Huawei, the massive Chinese technology company that has come under criticism for its close ties to China’s government, is defending itself, saying that it has never stolen national intelligence or intellectual property and does not support any groups that do so. The company has been a frequent target of critics who allege that it trades information and secrets with the Chinese government, allegations its officials have consistently denied.
In a position paper released this week, John Suffolk, Huawei’s global cyber security officer, said that the company has no interest in stealing state secrets from foreign nations or siphoning off intellectual property from enterprises.
“We have never damaged any nation or had the intent to steal any national intelligence, enterprise secrets or breach personal privacy and we will never support or tolerate such activities, nor will we support any entity from any country who may wish us to undertake an activity that would be deemed illegal in any country,” Suffolk said in the paper.
“Huawei does not, and would not, support, condone or conduct activities intended to acquire sensitive information related to any country, company or individual, nor do we knowingly allow our technology to be used for illegal purposes.”
In April, John Bryson, Secretary of Commerce, told Congress that his department was very concerned about Huawei and its capabilities and said that the company “capabilities that we may not fully detect to divert information”. Other United States government officials and corporate executives have raised concerns about organized industrial espionage operations emanating from China that target U.S. companies and military networks. There has been little said publicly by Chinese officials or corporate executives about such attacks, but there have been indications in recent months that U.S. and other western officials are willing to meet with their Chinese counterparts to discuss the situation and whether there’s a need for standards and norms regarding cyberwar.
At a panel at the RSA Conference in April, Dmitri Alperovitch of CrowdStrike, said that there are some fundamental differences in the way that the people on both sides think about these things.
“We have our list of priorities and the Chinese have theirs,” he said. “There has to be some sort of diplomatic transfer where we there’s a trade off.”
In the white paper, Suffolk says that Huawei would be open to discussions about international norms regarding cybersecurity.
“Huawei would welcome a coordinated international approach to principles of data protection and cyber security. We believe that such an approach would foster better overall standards of data protection on a global basis, rather than having vendors, service providers and corporations struggle to apply inconsistent standards and approaches across various countries. As illustrated by this White Paper, equipment manufacturers such as Huawei operate in a complex legal and regulatory environment. Huawei is committed to complying with all of the applicable laws and regulations in every jurisdiction in which it operates and will restrict its operations as necessary to comply with international sanctions and local law,” Suffolk says in the paper.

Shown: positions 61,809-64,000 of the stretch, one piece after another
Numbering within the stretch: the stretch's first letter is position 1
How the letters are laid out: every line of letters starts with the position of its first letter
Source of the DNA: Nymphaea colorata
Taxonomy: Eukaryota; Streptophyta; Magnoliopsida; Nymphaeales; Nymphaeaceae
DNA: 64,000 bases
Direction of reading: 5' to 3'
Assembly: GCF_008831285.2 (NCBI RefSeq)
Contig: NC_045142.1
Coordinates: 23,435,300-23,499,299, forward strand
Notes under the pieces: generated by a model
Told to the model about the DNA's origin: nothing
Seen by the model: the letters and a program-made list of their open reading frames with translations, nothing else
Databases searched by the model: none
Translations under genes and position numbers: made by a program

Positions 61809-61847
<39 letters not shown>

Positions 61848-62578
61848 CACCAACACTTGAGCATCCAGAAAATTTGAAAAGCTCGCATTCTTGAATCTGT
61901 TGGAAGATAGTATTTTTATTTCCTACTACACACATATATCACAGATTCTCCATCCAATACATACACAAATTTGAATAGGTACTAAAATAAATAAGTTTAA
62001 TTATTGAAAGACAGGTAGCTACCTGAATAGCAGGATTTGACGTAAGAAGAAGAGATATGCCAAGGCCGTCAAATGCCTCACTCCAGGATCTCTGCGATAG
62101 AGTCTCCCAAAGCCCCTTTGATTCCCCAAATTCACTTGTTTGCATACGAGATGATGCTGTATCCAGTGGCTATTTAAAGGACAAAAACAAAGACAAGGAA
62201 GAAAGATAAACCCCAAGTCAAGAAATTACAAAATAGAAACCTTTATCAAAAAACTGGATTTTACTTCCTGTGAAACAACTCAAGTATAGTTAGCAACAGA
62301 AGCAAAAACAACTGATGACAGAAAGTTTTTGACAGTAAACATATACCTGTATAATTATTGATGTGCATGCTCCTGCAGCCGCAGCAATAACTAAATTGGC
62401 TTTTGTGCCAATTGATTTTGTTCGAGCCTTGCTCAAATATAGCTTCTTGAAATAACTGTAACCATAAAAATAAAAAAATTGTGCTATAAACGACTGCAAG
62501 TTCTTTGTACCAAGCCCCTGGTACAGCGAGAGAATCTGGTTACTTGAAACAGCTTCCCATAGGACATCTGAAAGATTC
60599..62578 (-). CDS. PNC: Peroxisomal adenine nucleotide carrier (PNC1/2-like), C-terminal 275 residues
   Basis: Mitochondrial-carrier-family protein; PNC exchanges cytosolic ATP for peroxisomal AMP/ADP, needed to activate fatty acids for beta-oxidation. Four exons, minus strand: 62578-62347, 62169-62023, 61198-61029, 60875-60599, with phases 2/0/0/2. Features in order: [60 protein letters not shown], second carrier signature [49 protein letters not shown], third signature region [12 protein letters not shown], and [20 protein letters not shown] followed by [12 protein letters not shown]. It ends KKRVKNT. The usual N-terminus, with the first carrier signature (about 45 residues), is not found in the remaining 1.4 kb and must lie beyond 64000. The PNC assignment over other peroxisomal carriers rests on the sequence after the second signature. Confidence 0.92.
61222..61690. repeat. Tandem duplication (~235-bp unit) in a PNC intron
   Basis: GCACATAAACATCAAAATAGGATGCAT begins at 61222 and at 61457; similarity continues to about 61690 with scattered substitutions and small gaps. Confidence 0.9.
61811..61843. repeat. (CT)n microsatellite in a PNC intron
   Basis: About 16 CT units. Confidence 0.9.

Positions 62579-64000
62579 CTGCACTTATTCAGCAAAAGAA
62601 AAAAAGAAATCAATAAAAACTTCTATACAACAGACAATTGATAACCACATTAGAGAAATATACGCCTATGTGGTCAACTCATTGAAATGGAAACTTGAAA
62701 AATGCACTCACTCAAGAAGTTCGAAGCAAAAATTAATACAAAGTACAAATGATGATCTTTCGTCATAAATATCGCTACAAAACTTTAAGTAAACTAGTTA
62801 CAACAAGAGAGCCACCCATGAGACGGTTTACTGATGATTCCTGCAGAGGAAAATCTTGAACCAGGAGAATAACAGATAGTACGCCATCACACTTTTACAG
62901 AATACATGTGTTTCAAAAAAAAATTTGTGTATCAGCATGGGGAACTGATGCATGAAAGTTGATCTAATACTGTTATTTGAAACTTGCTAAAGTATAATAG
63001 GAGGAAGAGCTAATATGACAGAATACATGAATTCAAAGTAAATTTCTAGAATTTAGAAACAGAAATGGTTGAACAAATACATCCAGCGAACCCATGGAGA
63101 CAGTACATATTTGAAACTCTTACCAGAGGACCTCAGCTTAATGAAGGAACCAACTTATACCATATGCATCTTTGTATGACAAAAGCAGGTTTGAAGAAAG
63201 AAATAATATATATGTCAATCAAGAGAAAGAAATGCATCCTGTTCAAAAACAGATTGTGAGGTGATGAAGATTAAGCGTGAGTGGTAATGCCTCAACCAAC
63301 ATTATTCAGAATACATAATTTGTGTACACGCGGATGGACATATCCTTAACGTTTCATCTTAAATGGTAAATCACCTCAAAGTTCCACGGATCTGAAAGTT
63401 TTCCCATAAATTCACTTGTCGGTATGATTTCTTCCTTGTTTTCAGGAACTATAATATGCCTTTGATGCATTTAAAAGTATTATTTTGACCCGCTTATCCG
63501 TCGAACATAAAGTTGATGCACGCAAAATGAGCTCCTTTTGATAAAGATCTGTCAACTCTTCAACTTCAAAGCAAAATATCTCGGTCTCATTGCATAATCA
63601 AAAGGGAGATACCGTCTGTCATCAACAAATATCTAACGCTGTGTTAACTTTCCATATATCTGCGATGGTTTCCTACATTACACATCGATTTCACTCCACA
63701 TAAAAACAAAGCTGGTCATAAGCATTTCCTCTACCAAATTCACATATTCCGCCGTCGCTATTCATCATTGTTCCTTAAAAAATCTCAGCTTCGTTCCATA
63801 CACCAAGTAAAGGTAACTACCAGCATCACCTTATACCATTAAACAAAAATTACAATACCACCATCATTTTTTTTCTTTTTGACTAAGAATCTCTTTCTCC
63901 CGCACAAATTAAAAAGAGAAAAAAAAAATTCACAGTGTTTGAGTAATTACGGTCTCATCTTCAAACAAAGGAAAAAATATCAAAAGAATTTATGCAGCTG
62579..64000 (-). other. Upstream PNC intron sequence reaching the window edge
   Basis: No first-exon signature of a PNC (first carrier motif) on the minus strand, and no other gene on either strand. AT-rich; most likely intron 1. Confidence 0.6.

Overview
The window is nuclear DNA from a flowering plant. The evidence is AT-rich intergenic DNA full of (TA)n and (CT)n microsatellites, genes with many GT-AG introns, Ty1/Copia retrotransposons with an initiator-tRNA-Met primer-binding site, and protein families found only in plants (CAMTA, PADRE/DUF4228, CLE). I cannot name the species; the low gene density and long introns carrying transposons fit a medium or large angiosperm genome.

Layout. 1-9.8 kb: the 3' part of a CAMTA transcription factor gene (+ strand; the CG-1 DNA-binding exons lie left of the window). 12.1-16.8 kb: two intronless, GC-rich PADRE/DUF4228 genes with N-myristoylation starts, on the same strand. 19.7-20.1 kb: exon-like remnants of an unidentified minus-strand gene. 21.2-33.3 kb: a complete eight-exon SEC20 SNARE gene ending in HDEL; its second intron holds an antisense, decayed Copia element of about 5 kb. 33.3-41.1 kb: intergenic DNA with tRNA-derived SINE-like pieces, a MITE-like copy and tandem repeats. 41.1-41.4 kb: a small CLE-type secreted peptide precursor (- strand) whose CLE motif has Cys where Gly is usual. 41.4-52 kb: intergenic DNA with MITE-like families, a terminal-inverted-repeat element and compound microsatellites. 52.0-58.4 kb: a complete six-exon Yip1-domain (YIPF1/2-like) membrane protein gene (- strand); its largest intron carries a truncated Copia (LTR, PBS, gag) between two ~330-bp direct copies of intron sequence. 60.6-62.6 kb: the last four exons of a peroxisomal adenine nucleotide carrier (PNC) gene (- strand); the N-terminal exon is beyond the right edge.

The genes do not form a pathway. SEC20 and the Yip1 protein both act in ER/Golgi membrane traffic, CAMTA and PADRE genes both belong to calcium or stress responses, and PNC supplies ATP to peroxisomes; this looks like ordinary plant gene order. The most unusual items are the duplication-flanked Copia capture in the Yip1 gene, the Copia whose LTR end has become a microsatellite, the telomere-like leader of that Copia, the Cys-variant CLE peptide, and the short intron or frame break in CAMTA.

The release of the Huawei white paper comes at a time when state-sponsored targeted attack campaigns using tools such as Stuxnet, Duqu, Flame and others have been grabbing headlines around the globe. Researchers say that those attacks are a ripple on the surface compared to what’s going on deeper down and that only a small percentage of such attacks are ever brought to light.
In an interview in July, Shawn Henry, a former FBI official, said that the true size and scope of the threat to corporations and government agencies is difficult to grasp for many people.
“It’s hard to explain the threat to some organizations,” he said. “Some people get it, but many don’t. The entire threat out there is kind of like an iceberg. The part that most people hear about is the part above the water line, the unclassified threats. People don’t hear about what’s below the water line, which is everything that’s happening in the classified environments. It doesn’t get a lot of attention outside of the classified environment, but I can tell you that it’s deep and broad and extensive.”